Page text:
In its holding, the Court reminded attorneys that a settlement agreement is a contract like any other, and so the Court must look to the laws and public policy in place at the time the contract was entered into in order to evaluate same. In this case, that law is Georgia’s child support statute, O.C.G.A. § 19-6-15.

The Georgia Supreme Court held that the child support laws create a presumption that the custodial parent will “bear the expenses related to the children, assisted by child support paid by the non-custodial parent”. The Court noted that O.C.G.A. § 19-6-15 expressly states that the child support guidelines are a “minimum basis for determining the amount of child support” and the child support amount may be altered “to achieve the state policy of affording to children of unmarried parents, to the extent possible, the same economic standard of living enjoyed by children living in intact families consisting of parents with similar financial means.”

The Court then turned to its evaluation of the parties’ child support worksheet.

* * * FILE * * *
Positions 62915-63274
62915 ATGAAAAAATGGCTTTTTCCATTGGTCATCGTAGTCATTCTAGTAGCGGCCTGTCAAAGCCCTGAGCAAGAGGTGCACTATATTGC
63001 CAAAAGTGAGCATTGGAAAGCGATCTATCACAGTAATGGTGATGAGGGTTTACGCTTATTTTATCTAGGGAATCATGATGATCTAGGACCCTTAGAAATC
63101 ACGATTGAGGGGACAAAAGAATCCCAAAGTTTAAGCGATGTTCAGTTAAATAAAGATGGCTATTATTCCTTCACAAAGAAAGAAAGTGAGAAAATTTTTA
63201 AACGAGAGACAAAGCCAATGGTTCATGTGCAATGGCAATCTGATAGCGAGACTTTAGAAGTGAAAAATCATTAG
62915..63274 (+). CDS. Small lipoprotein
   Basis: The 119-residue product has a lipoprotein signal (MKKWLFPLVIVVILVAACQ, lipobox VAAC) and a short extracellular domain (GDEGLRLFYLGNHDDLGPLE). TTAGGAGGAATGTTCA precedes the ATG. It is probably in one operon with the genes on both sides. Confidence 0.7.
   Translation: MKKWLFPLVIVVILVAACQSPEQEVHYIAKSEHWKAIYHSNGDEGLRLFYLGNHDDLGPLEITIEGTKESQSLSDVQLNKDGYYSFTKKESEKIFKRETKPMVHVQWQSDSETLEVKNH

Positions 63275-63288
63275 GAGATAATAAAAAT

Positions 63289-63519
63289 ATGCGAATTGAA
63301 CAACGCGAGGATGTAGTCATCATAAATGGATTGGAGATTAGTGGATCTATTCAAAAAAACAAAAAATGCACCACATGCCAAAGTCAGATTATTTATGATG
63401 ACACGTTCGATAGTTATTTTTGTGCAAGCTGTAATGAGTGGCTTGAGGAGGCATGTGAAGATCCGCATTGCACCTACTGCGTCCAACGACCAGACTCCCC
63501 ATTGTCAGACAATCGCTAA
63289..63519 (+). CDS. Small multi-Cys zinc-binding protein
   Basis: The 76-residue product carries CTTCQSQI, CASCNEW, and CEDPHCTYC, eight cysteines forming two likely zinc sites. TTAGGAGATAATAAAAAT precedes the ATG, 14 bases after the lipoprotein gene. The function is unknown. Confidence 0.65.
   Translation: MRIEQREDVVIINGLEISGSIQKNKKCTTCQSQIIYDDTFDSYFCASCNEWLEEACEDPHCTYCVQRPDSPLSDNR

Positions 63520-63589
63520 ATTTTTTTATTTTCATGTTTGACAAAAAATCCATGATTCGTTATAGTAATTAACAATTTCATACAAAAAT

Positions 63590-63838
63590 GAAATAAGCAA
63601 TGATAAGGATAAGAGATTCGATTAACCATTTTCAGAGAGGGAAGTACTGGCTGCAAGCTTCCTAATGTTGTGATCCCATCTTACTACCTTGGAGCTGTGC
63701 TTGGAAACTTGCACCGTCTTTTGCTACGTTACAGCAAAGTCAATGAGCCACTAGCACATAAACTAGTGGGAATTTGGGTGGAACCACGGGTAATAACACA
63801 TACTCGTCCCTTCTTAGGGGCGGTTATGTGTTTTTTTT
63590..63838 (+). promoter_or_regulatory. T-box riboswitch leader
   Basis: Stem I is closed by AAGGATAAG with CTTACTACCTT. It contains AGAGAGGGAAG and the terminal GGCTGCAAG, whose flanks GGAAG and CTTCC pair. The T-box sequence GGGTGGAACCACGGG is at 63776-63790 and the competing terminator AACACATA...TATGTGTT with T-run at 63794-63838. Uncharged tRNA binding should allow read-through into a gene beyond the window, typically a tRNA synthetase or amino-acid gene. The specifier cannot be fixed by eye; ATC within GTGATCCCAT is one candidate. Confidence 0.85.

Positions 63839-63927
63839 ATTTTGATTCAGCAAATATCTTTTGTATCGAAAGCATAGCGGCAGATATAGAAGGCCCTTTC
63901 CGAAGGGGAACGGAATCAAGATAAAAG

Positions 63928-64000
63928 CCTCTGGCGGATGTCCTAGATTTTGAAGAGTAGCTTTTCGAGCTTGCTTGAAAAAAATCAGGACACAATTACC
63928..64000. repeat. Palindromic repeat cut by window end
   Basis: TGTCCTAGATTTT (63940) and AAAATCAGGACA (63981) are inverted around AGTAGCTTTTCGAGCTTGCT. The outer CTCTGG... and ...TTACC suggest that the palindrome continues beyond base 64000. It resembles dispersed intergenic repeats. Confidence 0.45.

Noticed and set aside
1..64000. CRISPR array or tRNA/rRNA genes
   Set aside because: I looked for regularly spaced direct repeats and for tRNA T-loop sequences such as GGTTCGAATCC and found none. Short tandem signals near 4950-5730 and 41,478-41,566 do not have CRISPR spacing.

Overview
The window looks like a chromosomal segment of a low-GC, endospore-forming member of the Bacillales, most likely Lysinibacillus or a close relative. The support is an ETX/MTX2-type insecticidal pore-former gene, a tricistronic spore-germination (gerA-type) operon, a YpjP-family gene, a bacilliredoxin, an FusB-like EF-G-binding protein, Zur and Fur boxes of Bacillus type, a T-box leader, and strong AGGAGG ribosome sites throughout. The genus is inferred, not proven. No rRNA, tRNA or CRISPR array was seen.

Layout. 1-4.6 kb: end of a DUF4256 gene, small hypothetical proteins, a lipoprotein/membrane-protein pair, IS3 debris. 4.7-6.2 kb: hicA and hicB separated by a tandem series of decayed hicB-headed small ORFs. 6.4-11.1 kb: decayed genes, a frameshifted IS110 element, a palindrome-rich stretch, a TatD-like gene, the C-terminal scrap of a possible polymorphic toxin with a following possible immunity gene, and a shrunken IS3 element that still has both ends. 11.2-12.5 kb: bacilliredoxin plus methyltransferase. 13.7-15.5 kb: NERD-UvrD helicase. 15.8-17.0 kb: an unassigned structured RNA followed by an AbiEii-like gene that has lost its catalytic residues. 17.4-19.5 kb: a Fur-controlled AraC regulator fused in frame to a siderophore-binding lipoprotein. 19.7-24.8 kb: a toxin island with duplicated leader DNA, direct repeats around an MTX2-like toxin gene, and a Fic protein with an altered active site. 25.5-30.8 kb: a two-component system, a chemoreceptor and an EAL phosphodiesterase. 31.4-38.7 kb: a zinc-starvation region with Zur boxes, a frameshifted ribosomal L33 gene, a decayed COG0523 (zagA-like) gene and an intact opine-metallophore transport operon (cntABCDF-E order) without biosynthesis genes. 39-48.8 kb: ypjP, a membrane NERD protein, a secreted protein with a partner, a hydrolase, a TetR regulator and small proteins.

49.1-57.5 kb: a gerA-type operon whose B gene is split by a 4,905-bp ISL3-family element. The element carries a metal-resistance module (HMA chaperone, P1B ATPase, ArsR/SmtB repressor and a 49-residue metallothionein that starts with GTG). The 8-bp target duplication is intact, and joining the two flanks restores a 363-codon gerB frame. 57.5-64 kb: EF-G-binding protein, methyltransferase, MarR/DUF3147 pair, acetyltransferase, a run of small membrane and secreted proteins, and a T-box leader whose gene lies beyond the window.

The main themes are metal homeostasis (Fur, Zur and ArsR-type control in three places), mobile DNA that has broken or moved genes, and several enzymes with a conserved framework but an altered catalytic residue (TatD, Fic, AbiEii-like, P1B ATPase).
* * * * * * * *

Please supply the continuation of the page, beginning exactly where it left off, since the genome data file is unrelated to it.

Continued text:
O.C.G.A. § 19-6-15 provides the only means by which a Georgia court may either set or modify an amount of child support to be paid by a non-custodial parent. See Ga. Dep’t of Human Res. v. Sweat, 276 Ga. 627, 628, 580 S.E.2d 206 (2003). The Court recognized, however, that both parents and the courts have considerable discretion to deviate from the presumptive amount of child support pursuant to statute. Not only can parties contractually agree to a deviation (so long as is there is a supporting finding of fact shown in the worksheet), but there are mandatory, specific and discretionary deviations available. For example, if parents share 50/50 parenting time, a deviation can be placed on the worksheet giving the non-custodial parent a monetary credit against the presumptive amount of child support because, presumably, having the child 50% of the time costs more than every other weekend. (Or, as the Court stated in Sweat, when a parent has “measurably less involvement in the day-to-day care of the children”.) The Court also noted that the child support worksheet has a designated place to include “extraordinary expenses”, including educational expenses. This phrase is read extensively to include “reasonable and necessary expenses” that, again reflecting state policy, are “appropriate to the parent’s financial abilities and to the lifestyle of the child if the parents and the child were living together.”